This past Monday's "Flood Wall Street" march and sit-in, organized by remnants of the Occupy Wall Street movement, was designed to provoke a confrontation with the police that would lead to mass arrests, which for the most part failed, but not before attracting national attention to their cause via theatrical civil disobedience.
Prior to the march, leaders of the happening used the human mic to offer "Non-violent Direct Action Training," which included instructions on how to be arrested peacefully and providing pens to write the phone number for the National Lawyers Guild on your arm.
Their stated goal was to "shut down" Wall Street, and by extension capitalism, to end the climate crisis, but after 8 hours of sporadic sitting and standing, performance art, and the return of Hipster Cop, the crowd had thinned-out significantly and only 102 arrests were made.
The part of Broadway in Lower Manhattan, just north of Bowling Green, is narrow and frequently congested even without 3,000 people in the middle of the street. Police erected barricades to separate the two sides of the street, and about a dozen bored-looking cops paced back and forth within those barricades for hours while Flood Wall Street had their moment.
Though most protesters were peaceful, many shouted insults at the police and some, like the prankster who tried to lasso the Wall Street Bull, came perilously close to assaulting police officers, which could have easily sparked a wider confrontation.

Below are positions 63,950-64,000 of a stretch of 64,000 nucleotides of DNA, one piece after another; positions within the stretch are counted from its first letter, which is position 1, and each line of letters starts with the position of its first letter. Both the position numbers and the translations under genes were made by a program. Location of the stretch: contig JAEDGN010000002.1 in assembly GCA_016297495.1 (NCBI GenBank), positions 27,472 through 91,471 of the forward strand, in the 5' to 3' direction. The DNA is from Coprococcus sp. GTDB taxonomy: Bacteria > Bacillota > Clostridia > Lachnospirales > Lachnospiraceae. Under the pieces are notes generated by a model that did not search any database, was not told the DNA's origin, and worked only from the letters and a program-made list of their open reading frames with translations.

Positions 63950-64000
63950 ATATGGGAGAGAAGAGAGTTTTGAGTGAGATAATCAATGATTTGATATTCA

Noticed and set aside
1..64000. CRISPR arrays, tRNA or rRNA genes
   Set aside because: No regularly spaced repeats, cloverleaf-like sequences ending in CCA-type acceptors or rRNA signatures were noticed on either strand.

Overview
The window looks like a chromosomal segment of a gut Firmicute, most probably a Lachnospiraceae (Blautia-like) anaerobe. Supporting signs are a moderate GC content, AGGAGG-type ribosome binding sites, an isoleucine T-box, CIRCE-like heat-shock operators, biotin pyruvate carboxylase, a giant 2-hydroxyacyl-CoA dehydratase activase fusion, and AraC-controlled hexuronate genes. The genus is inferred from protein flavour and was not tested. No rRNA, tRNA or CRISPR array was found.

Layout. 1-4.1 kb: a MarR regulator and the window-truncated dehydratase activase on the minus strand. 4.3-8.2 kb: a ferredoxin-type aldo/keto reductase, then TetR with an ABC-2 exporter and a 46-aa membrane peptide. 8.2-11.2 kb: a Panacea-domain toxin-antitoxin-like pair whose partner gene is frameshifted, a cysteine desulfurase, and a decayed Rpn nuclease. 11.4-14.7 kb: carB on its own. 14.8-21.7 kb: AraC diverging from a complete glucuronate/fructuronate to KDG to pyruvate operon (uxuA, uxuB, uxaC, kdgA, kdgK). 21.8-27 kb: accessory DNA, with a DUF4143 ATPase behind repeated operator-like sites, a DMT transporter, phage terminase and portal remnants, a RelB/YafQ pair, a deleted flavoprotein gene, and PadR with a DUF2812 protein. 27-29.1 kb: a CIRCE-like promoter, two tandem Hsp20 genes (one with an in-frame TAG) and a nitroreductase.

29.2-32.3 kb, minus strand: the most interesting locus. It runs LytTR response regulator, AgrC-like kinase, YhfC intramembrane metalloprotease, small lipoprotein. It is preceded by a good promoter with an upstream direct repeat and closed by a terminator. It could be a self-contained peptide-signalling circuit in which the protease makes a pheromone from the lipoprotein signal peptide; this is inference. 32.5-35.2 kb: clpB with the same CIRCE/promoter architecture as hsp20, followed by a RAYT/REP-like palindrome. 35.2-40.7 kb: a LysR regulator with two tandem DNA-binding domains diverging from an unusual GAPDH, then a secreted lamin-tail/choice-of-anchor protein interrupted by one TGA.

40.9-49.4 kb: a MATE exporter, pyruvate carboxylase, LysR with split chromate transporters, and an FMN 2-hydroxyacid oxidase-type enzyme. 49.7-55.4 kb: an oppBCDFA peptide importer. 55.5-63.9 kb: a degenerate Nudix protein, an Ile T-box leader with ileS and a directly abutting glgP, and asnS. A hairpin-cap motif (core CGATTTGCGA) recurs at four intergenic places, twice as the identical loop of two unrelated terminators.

What most befuddled and frustrated the protesters was that the cops seemed to be in no hurry to crack skulls and drag thousands of hippies to the pokey.
They could be forgiven for expecting a heavy-handed reponse from the NYPD, given how the cops handled the eviction of the orignal Occupy Wall Street encampment, but credit where it's due, the police allowed the protesters to have their say before calling off the party as night fell, and then handling the dispersement as peaceably as possible.
Brooklyn College professor and police reform advocate Alex S. Vitale praised the NYPD for its patience, tolerance and professionalism, going so far as to award them credit for giving the First Amendment "a major victory":
A couple of thousand people showed up and at around 11:30 a.m. many sat down next the bull sculpture in the middle of Broadway just above Bowling Green. They were allowed to occupy that space for much of the afternoon. The police made no effort to arrest them, disperse them, or even to isolate them from onlookers. This was a major departure from past practice. Similar efforts in recent years have been met with widespread use of force to push demonstrators onto sidewalks along with often random arrests to intimidate others.
By around 3:30 PM many of those sitting in dispersed, but several hundred marched north towards Wall Street. Police made little to no effort to contain them until demonstrators attempted to breach the barriers blocking access to Wall Street. At that point a few people were subjected to pepper spray and punches as they wrestled with police over the barricades there–a not unreasonable use of force given the circumstances.
Even after that violent confrontation, police allowed people to occupy Broadway for another 3 hours before finally warning, then arresting the remaining 100 protestors in a calm, deliberate, and methodical manner.
While some may criticize the mayor for tying the NYPD's hands, in fact this is an example of the kind of more tolerant and flexible policing the city needs as an antidote to 20 years of aggressive zero tolerance approaches. The First Amendment scored a major victory this week.